North Korea has carried out another ballistic missile test, just few days after Moon Jae-in took office in South Korea.
According to Japanese officials, the missile was launched from north-western Kusong.
South Korea’s newly elected President Moon Jae-in, who campaigned on a platform of better engagement with North Korea, said it was a provocation.
President Donald Trump has called for “stronger sanctions” against North Korea, while China is urging restraint.
A series of North Korean missile tests this year – which are banned by the UN – has sparked international alarm and raised tensions with the US.
Two missile launches last month both failed, with the rockets exploding just minutes into flight.
The nature of the launch is still being determined, but analysts have said the test could suggest a longer range than previously tested devices.
According to the Japanese defense minister, the missile flew for about 30 minutes before falling in the Sea of Japan and could be a new type of missile, Reuters reported.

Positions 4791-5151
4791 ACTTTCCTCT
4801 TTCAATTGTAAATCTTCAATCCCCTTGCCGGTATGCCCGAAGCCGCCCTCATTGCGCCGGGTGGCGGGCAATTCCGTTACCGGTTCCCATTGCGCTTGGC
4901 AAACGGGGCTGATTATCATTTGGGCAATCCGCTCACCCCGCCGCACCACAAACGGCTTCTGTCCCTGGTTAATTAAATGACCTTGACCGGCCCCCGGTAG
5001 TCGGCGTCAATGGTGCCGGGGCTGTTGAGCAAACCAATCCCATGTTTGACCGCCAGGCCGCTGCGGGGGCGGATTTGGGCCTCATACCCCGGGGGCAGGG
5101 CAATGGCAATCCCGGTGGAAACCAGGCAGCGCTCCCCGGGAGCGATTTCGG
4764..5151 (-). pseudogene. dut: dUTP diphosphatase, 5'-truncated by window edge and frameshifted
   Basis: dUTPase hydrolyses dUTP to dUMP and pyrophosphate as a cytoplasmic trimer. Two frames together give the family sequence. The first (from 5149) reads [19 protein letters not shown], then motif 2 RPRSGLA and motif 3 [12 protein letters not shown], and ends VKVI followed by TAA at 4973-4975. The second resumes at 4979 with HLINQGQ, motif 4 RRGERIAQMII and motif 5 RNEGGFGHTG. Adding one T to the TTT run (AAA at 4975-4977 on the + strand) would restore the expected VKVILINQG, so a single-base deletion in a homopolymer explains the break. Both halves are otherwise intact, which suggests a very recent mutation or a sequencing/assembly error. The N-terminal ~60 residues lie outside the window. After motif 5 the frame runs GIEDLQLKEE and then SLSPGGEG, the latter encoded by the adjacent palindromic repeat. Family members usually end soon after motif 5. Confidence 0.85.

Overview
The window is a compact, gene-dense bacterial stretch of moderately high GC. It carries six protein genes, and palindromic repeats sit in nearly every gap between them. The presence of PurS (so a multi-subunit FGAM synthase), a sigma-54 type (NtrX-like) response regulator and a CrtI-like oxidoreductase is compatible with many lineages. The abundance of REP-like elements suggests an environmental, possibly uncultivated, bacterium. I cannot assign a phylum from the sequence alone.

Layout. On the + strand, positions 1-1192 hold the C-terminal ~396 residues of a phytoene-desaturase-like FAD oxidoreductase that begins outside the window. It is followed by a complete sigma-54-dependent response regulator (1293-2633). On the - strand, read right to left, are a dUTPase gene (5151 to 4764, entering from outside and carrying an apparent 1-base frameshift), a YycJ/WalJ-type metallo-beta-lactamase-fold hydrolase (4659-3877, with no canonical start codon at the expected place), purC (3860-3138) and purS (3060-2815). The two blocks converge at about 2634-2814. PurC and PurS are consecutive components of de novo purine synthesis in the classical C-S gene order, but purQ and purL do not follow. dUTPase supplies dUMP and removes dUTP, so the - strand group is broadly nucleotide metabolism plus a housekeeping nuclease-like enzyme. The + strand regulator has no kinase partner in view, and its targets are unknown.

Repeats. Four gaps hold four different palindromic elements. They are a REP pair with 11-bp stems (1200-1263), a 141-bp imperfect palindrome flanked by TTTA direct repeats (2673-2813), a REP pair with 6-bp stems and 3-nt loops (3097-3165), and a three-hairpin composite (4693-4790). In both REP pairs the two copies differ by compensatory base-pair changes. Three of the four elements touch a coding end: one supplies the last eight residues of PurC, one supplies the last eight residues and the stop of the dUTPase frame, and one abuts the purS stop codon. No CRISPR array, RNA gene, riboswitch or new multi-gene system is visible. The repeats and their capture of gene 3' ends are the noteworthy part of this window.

Tomomi Inada said it covered a distance of 435 miles, reaching an altitude of more than 1,245 miles – higher than that reached by an intermediate-range missile North Korea fired in February.
The US Pacific Command said in a statement the type was being assessed but that its flight was not consistent with that of an intercontinental ballistic missile [ICBM], which would have the range to reach the US mainland.
North Korea is believed to be developing two types of ICBM, but neither has so far been flight tested.
After hosting an emergency meeting of his security council, South Korea’s President Moon Jae-in condemned the latest launch as a “provocation”.
“The president said while South Korea remains open to the possibility of dialogue with North Korea, it is only possible when the North shows a change in attitude,” his spokesman said.
The White House said President Donald Trump “cannot imagine Russia is pleased” because the missile did not land far from Russian territory.
It added that the new launch should serve as a call for stronger sanctions against North Korea.
A Kremlin spokesperson later said Russian President Vladimir Putin was concerned by the test.
China, North Korea’s only major ally, called for restraint by “all relevant parties” in the wake of the latest test.
North Korea has conducted five nuclear tests despite UN sanctions and is also developing long-range missiles.